The Jewish community has been alive and well in Baytown for decades.
That was the theme Saturday during the three-day Texas Jewish Historical Society’s fall board meeting that took place around the city.
Among the various events which included a Shabbat Service, a panel discussion to discuss family histories and grouping up Jewish in Baytown, a walking tour, a dinner and their regular board meeting, the society held a talk on the Jewish merchants in early Baytown.
Joan Linares, chairman of this meeting and a board member of the historical society, was pleased with how the quarterly meeting – brought to Baytown – turned out.
“The mission is to preserve our Jewish history in Texas, and it’s been fantastic,” Linares said. “It’s been wonderful to bring all the people to Baytown and show off our city and our roots. They’ve said it’s one of the best meetings ever. To have the people coming back here, who grew up here, shows the love they have for the community.”
Linares said about half of those that attended the weekend’s events had roots in Baytown while others as far as New York and California have returned.
“We have had coast to coast and in between,” Linares said.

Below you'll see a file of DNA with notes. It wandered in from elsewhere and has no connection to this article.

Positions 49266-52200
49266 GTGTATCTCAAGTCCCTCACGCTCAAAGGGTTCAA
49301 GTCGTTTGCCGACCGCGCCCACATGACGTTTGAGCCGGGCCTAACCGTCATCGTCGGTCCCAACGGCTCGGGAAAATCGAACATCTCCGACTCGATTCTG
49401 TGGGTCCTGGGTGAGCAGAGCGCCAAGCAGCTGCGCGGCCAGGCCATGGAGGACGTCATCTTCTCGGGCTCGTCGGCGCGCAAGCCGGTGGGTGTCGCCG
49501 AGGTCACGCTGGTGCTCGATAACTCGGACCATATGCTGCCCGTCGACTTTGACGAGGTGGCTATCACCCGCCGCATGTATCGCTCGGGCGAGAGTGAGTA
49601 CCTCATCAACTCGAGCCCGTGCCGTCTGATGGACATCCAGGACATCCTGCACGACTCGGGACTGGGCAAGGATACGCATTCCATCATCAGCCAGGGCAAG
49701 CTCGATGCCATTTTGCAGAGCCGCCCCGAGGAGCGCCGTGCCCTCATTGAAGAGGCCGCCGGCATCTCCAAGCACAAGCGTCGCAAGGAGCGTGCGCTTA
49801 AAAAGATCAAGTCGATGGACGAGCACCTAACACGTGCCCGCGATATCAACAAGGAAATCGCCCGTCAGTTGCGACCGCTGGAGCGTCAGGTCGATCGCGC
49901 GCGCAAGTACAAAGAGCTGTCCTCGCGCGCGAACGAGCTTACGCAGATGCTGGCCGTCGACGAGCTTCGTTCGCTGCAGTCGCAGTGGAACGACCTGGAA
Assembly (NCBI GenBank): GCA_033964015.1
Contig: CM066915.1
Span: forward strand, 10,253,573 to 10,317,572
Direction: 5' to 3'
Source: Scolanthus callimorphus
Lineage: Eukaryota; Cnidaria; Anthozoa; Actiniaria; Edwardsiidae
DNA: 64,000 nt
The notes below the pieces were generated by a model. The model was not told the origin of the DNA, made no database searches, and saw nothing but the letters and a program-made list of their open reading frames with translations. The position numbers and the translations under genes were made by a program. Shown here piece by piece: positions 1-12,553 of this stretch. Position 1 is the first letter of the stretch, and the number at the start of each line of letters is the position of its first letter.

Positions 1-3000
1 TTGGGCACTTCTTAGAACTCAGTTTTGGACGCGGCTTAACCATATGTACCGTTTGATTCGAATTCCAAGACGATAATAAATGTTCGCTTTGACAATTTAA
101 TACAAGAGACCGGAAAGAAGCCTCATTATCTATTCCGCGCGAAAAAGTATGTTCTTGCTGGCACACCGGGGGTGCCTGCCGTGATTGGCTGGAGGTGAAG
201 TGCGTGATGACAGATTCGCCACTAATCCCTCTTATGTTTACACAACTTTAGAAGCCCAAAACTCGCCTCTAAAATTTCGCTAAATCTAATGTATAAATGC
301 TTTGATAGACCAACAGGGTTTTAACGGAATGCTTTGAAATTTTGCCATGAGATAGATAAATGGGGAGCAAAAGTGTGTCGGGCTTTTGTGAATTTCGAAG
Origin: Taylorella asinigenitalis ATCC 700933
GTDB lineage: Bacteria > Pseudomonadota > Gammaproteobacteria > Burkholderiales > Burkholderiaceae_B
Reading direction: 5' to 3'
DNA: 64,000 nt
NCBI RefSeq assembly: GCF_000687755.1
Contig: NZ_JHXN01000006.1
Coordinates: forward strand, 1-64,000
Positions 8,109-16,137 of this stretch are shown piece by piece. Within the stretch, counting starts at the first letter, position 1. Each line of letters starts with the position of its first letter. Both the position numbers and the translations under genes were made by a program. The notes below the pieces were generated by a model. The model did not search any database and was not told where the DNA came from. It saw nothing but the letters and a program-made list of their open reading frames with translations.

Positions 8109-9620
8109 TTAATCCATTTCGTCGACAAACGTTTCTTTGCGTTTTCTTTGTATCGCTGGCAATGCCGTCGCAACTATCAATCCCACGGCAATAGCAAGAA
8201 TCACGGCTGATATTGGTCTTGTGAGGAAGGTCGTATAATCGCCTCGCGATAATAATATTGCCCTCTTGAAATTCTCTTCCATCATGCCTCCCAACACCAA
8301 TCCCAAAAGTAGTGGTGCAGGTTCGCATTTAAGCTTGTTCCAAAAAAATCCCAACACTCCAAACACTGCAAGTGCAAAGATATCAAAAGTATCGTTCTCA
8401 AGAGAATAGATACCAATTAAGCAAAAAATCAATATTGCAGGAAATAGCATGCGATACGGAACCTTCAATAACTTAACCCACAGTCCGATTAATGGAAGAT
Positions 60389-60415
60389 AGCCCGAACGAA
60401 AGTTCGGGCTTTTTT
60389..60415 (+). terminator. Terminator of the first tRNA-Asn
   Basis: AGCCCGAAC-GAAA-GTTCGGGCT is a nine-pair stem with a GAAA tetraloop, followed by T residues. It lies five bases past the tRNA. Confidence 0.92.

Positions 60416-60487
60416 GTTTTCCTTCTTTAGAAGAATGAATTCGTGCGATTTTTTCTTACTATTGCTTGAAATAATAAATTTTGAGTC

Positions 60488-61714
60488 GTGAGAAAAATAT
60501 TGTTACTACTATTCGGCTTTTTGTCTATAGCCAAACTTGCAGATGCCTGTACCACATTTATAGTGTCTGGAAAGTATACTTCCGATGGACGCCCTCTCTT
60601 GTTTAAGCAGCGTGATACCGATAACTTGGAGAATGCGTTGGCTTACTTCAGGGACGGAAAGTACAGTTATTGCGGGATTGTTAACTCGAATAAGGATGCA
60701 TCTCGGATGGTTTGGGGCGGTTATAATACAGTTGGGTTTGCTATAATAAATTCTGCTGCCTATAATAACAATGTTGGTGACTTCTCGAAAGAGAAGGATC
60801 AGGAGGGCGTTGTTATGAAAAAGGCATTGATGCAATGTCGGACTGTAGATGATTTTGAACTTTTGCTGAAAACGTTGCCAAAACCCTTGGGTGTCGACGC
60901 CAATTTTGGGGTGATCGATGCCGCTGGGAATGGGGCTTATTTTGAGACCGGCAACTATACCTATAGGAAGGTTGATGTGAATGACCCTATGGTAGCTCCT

Tina Altman Lees and Carol Altman Arkin daughters of Natalie and Max Altman spoke about their parents and the establishment off Altman’s, located at 201 West Texas Ave. in 1950 and last until it’s closing in 1968. The store opened as Max Altman’s on 124 W. Texas Ave. in 1941.
Altman’s was a fashion store for both men and women.
“Mom and dad were very active in the Baytown Jewish community and ardent supporters of congregation, K’Nesseth Israel and Temple Emanu El in Houston where Tina and I were both confirmed and continued our education when there was no longer Sunday school in Baytown,” Carol Arkin said. “They were charter members of the Goose Creek Country Club and Dad was an auxiliary member of the police force. He was so proud wearing that badge.”
Outside discussions about the Jewish peoples’ influence and presence in the area, there were also points of emphasis that focused on Native American settlements, French traders, the Lynchburg Ferry, the Battle of San Jacinto, rice farming and local oil companies along with many others.
“I’ve been involved for 30 years or more and we travel to most of the conferences in the state of Texas and this has been done very nicely and we heard some interesting speakers,” Ben Rosenberg of Sugar Land, said. “We just learned what it’s like to have grown up in a smaller town in Texas. We hear similar stories everywhere we go, but they are all unique.
“Our organization has been around for 40 years now and have hundreds of members across the state … I think it helps keep the word that Jews are alive and well in Texas. Even though they are less in the smaller towns, they have moved to the bigger cities and made significant impacts there.”